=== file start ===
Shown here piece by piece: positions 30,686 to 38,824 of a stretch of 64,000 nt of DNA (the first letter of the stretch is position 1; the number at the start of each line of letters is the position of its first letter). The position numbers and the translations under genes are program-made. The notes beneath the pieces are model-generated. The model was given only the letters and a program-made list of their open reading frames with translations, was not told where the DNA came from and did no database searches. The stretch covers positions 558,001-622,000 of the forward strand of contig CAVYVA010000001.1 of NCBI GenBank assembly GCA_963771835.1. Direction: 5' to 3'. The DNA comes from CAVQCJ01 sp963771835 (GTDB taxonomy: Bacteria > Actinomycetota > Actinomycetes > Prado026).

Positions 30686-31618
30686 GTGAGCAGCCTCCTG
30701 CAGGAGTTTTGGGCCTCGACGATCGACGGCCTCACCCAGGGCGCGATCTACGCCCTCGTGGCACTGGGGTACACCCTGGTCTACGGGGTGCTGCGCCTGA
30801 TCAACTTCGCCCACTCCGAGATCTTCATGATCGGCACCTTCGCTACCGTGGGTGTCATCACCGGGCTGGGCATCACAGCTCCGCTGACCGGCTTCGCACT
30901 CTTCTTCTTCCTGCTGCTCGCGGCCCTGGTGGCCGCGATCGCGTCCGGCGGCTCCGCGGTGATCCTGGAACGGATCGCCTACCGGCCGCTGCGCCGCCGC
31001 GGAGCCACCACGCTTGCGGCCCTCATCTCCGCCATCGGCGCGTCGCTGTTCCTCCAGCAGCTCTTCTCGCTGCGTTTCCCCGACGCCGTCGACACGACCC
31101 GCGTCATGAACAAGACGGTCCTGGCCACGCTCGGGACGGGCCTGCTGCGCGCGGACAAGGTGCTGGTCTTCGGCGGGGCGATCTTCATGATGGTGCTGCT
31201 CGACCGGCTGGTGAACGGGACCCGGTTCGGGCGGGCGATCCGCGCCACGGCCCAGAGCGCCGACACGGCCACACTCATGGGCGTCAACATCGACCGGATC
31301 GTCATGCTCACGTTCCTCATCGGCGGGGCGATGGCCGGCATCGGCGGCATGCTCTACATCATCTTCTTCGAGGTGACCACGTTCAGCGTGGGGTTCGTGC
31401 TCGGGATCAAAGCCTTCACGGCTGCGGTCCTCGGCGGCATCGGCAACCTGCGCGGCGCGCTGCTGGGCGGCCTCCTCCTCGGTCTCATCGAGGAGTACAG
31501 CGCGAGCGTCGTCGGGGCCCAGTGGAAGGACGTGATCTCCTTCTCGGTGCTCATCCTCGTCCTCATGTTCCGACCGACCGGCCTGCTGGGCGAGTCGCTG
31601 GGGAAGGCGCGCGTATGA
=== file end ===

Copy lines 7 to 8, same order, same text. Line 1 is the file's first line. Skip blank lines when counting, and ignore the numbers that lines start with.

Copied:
31001 GGAGCCACCACGCTTGCGGCCCTCATCTCCGCCATCGGCGCGTCGCTGTTCCTCCAGCAGCTCTTCTCGCTGCGTTTCCCCGACGCCGTCGACACGACCC
31101 GCGTCATGAACAAGACGGTCCTGGCCACGCTCGGGACGGGCCTGCTGCGCGCGGACAAGGTGCTGGTCTTCGGCGGGGCGATCTTCATGATGGTGCTGCT